The above is the core idea behind Simultaneous Localisation and Mapping, which is used very widely in any kind of robotics applications that require the robot to move around a new environment. It doesn’t have to be just robots — it can be used for smartphones and other devices with a camera too. Augmented Reality (AR), for instance, requires the virtual world to be mapped onto the real scenery with precision, so some advanced use cases would require SLAM as a part of the pipeline.
Now that you have constructed a map, you are armed with knowledge about the environment, ready to be used for future navigation. If you ever need to visit a place you’ve previously visited, you don’t even have to take the same route. You can take shortcuts and plan strategically (similarly to how you optimise your shopping route).
Unlike humans, different robots have different sensors and use cases, and there are many approaches to solving the same problem. That is why there are so many variations of SLAM systems out there. Here, I will try to present a high level picture of some of the major approaches and how they differ from each other. For a more detailed, comprehensive and accurate description, please refer to some of the survey papers [1, 2, 3].
Perfection or efficiency? — SLAM, SfM or VO
Even before we get started with different approaches in SLAM, let’s talk about the siblings of SLAM: Structure from Motion (SfM)  and Visual Odometry (VO) . All these fields address the same problem —for a collection of images, estimate where the camera was when each image was taken, so that the images tell a consistent story when they are reverse-projected back into 3D world space. They share many procedural steps, such as feature detection, feature matching, and optimising the estimated pose based on a consistency metric. However, the constraints they assume are slightly different.
Structure from Motion is a problem of reconstructing the 3D structure of the environment from a collection of 2D images. The images could be ordered or unordered, hence it cannot rely on odometry. Visual SLAM poses a more specific problem in which the images are captured sequentially by a camera that is moving through an environment, following some kind of trajectory. Some SfM algorithms focus more on accuracy and global consistency rather than time constraints, and can work at a very large scale if need be. For instance, SfM can be applied to reconstruct a subset of the globe in 3D from Google Street View images. Obviously, this takes a huge amount of time and resources, so such algorithms aren’t expected to run in real time. Hence, these are called offline methods. In contrast, the main purpose of SLAM is to aid the robot in its exploration and navigation, so real time execution is crucial. Hence, this falls under the category of online methods. (However, this distinction has become blurred with Incremental SfM which operates online, and many SLAM methods have borrowed the idea of Incremental SfM.)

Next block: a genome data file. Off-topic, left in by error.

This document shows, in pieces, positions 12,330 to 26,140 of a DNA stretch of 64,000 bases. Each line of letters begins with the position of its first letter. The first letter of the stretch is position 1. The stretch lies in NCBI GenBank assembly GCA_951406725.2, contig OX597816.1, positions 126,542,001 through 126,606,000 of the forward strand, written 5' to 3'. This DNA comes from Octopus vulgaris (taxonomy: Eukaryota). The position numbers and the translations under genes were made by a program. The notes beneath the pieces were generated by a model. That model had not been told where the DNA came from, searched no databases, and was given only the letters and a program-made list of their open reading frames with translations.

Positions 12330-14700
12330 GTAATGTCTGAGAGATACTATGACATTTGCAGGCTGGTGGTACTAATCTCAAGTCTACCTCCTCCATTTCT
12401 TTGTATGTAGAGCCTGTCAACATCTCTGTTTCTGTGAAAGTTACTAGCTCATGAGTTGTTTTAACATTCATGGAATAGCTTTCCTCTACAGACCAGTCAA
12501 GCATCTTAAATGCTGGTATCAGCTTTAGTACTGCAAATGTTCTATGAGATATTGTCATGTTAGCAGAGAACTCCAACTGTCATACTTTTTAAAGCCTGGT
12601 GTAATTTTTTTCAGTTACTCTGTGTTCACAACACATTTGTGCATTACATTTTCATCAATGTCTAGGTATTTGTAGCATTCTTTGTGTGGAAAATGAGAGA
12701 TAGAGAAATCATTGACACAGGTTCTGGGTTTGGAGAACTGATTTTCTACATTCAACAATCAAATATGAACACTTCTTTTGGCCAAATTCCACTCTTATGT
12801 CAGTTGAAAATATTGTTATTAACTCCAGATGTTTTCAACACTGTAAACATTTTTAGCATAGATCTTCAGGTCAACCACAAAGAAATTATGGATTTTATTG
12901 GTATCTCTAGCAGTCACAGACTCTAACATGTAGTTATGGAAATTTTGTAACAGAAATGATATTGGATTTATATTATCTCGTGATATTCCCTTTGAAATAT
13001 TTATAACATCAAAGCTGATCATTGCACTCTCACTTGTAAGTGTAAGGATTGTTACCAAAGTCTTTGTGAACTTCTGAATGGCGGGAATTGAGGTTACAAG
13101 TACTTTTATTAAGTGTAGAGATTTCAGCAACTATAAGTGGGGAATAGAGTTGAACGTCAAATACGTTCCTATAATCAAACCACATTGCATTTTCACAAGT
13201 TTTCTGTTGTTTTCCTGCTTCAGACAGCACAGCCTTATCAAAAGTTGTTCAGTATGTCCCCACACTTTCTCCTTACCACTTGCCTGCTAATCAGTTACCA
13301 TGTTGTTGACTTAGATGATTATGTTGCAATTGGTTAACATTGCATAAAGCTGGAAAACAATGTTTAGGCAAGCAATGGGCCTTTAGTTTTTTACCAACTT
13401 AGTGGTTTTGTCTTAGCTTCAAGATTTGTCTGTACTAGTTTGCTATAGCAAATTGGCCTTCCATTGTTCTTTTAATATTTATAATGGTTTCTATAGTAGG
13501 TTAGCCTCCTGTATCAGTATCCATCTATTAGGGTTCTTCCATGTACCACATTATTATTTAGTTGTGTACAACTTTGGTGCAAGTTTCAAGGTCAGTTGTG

Visual Odometry simplifies the SLAM problem, focussing more on computational and resource efficiency. Rather than ensuring global consistency of the map it creates like SLAM does, VO’s main concern is about local consistency. Its goal is to estimate the odometry (differences in camera poses between two images taken one after another) without having to rely on sensors such as IMU or ground truth odometry measurements. If we don’t care about global consistency, the loop closure step can be taken away, saving us some computation and making the system simpler.